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Did You Know Franklin D Roosevelt Was In A Wheelchair?

September 26, 2012

Someone has left a comment on my Guardian article that has proved the point of the Old Is Gold campaign to me yet again.

Did you know that the former American President Franklin D Roosevelt was in a wheelchair while he was president? I didn’t until about 5 minutes ago. But when I studied his Presidency, no teacher ever hesitated to tell me the full details of his New Deal policy.

A Wikipedia article titled Franklin D Roosevelt’s paralytic illness   reveals:

Franklin D. Roosevelt’s paralytic illness began in 1921 at age 39, when he got a fever after exercising heavily during a vacation in Canada. While Roosevelt’s bout with illness was well known during his terms as President of the United States, the extent of his paralysis was kept from public view. After his death, his illness and paralysis became a major part of his image. He was diagnosed with poliomyelitis two weeks after he fell ill. However, a 2003 retrospective study favored a diagnosis of Guillain-Barré syndrome.

Roosevelt was able to convince many people that he was in fact getting better, which he believed was essential if he was to run for public office again. In private he used a wheelchair. But he was careful never to be seen in it in public, although he sometimes appeared on crutches. He usually appeared in public standing upright, while being supported on one side by an aide or one of his sons. For major speaking occasions an especially solid lectern was placed on the stage so that he could support himself from it; as a result, in films of his speeches Roosevelt can be observed using his head to make gestures, because his hands were usually gripping the lectern. He would occasionally raise one hand to gesture, but his other hand held the lectern.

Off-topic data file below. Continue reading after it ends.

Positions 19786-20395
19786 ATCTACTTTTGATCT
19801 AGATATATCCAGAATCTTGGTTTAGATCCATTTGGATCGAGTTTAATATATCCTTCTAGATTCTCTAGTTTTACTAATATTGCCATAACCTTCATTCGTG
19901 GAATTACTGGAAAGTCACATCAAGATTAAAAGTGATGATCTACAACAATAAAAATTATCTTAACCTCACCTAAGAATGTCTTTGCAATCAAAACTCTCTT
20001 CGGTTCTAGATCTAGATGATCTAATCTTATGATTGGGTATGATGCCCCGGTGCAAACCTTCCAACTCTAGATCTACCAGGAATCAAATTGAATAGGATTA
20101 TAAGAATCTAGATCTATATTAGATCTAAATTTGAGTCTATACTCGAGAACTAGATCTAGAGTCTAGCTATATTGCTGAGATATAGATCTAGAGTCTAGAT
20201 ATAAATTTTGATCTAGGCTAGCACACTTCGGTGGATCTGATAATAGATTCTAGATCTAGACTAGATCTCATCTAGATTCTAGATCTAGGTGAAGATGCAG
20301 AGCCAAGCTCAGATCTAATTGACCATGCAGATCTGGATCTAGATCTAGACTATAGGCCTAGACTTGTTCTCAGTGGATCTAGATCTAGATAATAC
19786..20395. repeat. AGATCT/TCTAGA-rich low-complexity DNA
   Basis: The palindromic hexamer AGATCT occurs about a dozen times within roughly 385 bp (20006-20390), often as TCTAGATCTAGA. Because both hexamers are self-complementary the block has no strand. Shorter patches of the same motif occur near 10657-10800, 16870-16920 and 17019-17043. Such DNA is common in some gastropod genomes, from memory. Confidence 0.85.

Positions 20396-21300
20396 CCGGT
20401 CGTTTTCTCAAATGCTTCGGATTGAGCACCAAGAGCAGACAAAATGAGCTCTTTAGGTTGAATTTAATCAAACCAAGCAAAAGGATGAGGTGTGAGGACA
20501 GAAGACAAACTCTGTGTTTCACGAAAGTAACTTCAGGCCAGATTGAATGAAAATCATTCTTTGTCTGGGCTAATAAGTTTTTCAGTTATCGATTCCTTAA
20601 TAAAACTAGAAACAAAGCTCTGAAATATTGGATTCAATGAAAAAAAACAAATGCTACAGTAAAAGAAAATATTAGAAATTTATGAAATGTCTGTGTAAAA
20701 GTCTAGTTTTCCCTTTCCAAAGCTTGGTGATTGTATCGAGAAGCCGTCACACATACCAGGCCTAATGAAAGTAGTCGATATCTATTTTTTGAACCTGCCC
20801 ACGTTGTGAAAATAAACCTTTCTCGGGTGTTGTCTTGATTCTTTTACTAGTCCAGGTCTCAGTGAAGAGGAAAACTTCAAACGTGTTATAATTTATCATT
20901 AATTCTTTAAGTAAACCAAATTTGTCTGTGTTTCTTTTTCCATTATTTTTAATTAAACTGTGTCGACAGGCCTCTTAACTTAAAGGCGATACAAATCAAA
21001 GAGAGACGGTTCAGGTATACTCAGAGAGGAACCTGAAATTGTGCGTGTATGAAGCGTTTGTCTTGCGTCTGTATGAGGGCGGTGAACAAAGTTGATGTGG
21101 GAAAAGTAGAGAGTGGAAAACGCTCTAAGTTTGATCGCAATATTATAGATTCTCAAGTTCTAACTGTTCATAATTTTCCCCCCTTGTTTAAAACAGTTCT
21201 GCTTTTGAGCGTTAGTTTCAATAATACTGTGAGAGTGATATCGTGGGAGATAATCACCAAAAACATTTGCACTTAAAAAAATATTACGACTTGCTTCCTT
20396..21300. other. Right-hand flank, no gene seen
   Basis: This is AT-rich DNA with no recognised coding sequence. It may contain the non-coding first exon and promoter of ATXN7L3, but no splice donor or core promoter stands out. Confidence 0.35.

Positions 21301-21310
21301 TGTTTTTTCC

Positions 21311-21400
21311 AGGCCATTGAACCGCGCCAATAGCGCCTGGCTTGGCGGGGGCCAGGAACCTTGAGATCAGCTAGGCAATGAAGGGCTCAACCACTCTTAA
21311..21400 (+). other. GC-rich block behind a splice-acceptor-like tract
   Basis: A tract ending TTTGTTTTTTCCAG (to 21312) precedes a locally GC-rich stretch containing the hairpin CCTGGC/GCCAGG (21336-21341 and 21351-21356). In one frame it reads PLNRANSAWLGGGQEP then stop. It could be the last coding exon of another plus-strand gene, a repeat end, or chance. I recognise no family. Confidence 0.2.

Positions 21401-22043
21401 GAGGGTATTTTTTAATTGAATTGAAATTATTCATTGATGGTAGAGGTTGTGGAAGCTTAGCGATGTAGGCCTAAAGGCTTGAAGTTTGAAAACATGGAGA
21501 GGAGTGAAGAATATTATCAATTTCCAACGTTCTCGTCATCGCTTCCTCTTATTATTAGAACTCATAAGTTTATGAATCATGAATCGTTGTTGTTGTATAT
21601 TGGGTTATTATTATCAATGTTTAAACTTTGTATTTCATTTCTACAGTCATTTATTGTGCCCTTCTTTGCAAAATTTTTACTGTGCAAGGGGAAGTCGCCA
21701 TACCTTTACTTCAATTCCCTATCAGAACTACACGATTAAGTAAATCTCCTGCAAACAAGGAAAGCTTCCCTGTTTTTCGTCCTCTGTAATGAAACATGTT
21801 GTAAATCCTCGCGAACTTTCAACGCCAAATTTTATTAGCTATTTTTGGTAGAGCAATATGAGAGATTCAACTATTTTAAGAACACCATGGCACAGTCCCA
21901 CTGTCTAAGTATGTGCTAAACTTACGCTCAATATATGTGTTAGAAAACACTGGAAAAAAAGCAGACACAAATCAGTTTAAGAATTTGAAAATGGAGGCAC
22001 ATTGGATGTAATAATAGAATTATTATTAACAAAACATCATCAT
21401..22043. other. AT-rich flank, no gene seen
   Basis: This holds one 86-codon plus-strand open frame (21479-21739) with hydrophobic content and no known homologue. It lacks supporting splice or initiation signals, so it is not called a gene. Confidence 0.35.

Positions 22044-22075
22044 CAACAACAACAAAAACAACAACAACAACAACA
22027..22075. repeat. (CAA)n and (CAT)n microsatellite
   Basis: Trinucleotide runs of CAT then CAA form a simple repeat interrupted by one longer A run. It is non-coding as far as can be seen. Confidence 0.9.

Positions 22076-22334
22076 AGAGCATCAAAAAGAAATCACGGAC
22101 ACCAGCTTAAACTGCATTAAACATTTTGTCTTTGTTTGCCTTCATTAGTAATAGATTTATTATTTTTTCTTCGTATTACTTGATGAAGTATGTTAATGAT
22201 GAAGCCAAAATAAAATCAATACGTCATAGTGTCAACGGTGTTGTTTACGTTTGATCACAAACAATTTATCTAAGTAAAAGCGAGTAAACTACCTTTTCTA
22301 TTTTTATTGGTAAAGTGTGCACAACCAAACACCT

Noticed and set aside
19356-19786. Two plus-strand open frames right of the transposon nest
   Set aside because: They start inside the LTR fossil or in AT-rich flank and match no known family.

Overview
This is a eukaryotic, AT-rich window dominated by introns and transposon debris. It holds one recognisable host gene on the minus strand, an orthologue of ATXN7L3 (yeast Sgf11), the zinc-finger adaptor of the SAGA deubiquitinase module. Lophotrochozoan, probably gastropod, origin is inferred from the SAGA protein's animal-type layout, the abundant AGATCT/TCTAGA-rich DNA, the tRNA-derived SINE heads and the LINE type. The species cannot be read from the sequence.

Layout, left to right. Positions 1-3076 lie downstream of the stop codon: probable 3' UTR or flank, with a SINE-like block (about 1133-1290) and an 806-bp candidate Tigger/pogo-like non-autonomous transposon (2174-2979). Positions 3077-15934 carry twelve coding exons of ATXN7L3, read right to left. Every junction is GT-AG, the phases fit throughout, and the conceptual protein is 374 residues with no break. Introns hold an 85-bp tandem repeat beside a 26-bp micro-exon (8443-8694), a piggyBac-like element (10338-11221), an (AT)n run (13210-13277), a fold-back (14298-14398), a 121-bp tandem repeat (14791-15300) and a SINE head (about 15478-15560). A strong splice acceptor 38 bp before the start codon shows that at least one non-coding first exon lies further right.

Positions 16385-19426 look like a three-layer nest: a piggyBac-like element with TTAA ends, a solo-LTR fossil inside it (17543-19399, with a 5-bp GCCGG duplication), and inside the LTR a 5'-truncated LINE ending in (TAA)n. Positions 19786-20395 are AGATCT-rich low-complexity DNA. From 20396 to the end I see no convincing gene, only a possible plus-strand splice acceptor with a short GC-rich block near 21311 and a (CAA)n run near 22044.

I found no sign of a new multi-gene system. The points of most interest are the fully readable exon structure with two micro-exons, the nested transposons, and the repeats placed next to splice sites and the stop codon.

Roosevelt was very rarely photographed while sitting in his wheelchair, and his public appearances were choreographed in such a way as to avoid having the press cover his arrival and departure at public events which would have involved his having to get in or out of a car. When possible, his limousine was driven into a building’s parking garage for his arrivals and departures. On other occasions, his limo would be driven onto a ramp to avoid steps, which Roosevelt was unable to ascend. When that was not practical, the steps would be covered with a ramp with railings, with Roosevelt using his arms to pull himself upward. Likewise, when traveling by train as he often did, Roosevelt often appeared on the rear platform of the presidential railroad car, the Ferdinand Magellan. When he boarded or disembarked, the private car was sometimes shunted to an area of the railroad yard away from the public for reasons of security and privacy. A private rail siding underneath the Waldorf Astoria was also used.

In keeping with social customs of the time, the media generally treated Roosevelt’s disability as taboo. News stories did not mention it, and editorial cartoonists, favorable and unfavorable, often showed the president with normal mobility. According to famed broadcaster David Brinkley, who was a young White House reporter in World War II, the Secret Service actively interfered with photographers who tried to take pictures of Roosevelt in a wheelchair or being moved about by others. However, there were occasional exceptions.

 

 

 

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2 Comments leave one →
  1. September 26, 2012 12:33 pm

    There’s a very good biography of FDR and his attempts to conceal the extent to his disability by Hugh Gregory Gallagher, called “FDR’s Splendid Deception”.

    The FDR Memorial Library has over 35,000 photos of FDR. Guess how many show him in a wheelchair?

  2. samedifference1 permalink*
    September 26, 2012 12:36 pm

    I have a long wishlist of books to read- I’ll add that to it.

    Not many, I bet.

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